Zwitterionic Acrylate Monomers from Biosynthetic Pathway
A new biosynthetic pathway uses E. coli to synthesize acrylate monomers for potential use as anti-fouling agents. The zwitterionic monomer 2-acetylamidoacrylate has the potential to prevent biofouling in virtuallyall anti-biofouling polymer applications. Metabolic engineering first produces serine, which is then converted and dehydrated to 2-acetylamidoacrylate, which is then polymerized and hydrolyzed into a zwitterionic material.
Lower Cost, No Toxicity
Current solutions to biofouling suffer from high cost, low efficacy, and cause environmental damage. Using synthetic zwitterionic materials to make antifouling coatings requires complicated chemical synthesis and is cost-prohibitive for large-scale applications. Acrylate polymers are expensive to synthesize in bulk, and biocides are toxic to marine life. This technology produces zwitterionic acrylate monomers using a designed biological pathway in E. coli. The biosynthetic process effectively generates molecules with a unique combination of C/H/O/N inaccessible by conventional chemical synthesis, at lower cost than current methods and with no toxicity.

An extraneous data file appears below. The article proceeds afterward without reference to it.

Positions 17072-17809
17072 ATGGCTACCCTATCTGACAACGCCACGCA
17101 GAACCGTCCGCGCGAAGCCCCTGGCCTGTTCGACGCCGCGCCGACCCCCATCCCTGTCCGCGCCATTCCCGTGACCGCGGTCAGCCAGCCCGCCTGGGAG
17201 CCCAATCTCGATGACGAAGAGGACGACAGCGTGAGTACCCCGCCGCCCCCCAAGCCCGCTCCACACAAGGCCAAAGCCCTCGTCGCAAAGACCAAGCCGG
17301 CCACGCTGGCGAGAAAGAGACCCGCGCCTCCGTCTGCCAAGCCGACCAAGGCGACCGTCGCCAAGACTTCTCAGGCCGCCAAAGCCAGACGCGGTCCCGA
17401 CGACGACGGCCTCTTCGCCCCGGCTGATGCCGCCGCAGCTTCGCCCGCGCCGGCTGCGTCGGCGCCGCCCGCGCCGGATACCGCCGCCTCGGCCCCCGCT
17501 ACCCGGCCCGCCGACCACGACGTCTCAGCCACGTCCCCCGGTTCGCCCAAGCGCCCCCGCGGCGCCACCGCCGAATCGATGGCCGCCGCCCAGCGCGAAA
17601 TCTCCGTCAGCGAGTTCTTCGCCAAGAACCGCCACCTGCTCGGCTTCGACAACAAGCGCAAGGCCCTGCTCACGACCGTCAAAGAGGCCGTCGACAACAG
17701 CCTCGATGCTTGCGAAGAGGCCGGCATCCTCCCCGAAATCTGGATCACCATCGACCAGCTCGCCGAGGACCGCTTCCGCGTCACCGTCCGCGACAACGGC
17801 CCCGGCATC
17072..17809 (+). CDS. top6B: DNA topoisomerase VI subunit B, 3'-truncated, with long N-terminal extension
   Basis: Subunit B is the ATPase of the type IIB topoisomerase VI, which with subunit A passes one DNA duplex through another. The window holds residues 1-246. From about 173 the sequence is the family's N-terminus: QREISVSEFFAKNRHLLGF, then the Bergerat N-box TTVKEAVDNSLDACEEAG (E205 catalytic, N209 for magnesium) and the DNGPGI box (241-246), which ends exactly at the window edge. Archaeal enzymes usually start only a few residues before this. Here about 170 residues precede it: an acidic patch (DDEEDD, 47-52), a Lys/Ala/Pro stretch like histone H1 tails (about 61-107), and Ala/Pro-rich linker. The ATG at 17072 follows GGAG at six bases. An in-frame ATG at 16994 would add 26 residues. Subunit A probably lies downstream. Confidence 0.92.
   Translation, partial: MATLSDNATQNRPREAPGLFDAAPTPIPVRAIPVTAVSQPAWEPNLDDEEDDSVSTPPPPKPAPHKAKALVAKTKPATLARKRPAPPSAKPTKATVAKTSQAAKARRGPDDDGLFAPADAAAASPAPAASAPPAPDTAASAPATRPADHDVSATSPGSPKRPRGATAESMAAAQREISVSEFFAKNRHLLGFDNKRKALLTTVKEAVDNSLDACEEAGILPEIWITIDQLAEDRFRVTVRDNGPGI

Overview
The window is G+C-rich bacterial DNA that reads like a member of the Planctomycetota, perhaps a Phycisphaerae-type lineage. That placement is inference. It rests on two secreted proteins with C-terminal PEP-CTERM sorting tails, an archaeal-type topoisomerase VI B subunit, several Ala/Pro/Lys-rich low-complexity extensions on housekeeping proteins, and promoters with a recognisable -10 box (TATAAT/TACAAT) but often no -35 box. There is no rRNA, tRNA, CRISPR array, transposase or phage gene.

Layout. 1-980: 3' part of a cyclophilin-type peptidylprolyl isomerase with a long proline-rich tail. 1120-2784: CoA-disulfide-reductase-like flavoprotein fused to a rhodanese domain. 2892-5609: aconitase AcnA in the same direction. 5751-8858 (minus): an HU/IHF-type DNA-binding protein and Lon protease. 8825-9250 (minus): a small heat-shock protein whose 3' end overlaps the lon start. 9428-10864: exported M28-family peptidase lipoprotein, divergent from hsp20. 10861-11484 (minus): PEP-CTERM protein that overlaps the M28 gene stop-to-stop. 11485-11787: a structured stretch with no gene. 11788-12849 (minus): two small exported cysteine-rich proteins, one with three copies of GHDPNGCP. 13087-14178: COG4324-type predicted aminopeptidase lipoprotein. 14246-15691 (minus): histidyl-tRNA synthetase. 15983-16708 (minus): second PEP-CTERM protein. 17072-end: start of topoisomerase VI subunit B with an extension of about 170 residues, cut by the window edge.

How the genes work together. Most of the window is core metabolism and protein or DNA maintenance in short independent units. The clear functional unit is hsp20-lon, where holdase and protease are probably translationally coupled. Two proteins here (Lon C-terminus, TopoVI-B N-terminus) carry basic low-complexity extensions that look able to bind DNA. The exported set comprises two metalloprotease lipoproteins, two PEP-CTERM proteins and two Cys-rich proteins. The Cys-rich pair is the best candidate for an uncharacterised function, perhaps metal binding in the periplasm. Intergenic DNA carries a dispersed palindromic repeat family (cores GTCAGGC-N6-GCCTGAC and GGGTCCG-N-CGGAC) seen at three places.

BENEFITS AND FEATURES:
- Biosynthetic process in Escherichia coli (E. coli)
- Zwitterionic acrylate monomers of varying carbon length
- Lower cost than current zwitterionic materials
- Functionally superior
- Expected to prevent adhesion
- Antifouling coatings industry
- Marine coatings - shipping and/or naval applications
- Implanted medical devices
- Household plumbing
PHASE OF DEVELOPMENT:
Concept. Initial pathway assembled in E. coli; 2‑acetylamidoacrylate monomer synthesized at 1 g/L in shake flask experiments and polymerization of zwitterionic monomer has been demonstrated. Antifouling properties need to be demonstrated.